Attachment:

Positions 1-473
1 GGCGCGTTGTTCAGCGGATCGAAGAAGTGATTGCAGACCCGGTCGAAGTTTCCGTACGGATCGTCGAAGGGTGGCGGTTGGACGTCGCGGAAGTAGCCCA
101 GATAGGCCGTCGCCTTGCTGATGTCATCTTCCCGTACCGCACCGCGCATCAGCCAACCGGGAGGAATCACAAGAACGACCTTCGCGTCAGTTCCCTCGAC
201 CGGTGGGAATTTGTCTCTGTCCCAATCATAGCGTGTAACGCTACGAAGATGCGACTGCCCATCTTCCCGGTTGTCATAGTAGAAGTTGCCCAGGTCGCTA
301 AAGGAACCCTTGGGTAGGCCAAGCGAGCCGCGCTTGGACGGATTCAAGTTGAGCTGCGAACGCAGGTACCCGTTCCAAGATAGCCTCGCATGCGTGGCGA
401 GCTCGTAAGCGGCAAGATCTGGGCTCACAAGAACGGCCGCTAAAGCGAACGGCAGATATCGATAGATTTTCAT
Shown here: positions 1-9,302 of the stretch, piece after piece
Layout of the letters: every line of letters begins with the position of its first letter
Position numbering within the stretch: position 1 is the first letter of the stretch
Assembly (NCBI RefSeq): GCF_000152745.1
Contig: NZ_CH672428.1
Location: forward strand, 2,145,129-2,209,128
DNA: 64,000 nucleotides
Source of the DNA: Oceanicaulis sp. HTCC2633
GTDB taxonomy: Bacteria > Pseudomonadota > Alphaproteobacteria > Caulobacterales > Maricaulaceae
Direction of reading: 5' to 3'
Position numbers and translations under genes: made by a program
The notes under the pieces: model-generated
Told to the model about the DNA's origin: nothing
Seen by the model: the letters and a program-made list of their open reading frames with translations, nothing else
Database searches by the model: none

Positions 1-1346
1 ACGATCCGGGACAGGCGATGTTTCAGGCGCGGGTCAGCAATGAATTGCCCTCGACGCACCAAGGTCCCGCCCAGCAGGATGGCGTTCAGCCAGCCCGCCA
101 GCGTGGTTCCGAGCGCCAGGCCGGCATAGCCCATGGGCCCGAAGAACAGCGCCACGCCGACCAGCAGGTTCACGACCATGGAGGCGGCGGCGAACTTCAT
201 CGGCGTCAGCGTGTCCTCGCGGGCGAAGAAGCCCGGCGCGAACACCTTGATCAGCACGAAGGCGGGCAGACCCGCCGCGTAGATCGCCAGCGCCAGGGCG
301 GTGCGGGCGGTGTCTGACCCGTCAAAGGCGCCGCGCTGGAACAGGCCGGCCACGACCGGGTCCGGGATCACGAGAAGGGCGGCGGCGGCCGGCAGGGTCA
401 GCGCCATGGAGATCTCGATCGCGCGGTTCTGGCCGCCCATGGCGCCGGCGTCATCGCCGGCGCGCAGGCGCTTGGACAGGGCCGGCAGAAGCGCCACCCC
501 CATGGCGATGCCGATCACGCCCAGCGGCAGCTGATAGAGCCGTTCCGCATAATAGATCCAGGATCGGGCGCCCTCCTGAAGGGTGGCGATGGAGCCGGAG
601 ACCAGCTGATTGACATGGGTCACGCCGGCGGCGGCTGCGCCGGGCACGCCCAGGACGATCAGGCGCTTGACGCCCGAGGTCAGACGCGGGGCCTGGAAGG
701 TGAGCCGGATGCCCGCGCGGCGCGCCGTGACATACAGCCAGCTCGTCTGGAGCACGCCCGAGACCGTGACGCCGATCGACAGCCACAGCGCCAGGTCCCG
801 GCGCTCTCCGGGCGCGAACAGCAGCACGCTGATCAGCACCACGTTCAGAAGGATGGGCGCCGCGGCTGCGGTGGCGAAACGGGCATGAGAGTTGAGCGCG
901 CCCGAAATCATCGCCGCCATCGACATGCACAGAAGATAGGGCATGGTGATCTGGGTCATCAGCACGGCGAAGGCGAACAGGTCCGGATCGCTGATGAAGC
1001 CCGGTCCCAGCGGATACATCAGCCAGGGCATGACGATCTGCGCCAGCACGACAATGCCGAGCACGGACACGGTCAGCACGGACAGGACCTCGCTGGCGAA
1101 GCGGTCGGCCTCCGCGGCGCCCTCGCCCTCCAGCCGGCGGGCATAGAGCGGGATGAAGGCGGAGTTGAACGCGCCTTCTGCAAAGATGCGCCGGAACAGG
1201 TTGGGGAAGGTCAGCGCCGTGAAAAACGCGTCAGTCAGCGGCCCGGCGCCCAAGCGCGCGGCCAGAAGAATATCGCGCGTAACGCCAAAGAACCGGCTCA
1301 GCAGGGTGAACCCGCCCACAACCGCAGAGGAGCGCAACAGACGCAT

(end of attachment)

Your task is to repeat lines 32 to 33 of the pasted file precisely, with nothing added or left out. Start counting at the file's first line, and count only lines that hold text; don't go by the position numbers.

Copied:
901 CCCGAAATCATCGCCGCCATCGACATGCACAGAAGATAGGGCATGGTGATCTGGGTCATCAGCACGGCGAAGGCGAACAGGTCCGGATCGCTGATGAAGC
1001 CCGGTCCCAGCGGATACATCAGCCAGGGCATGACGATCTGCGCCAGCACGACAATGCCGAGCACGGACACGGTCAGCACGGACAGGACCTCGCTGGCGAA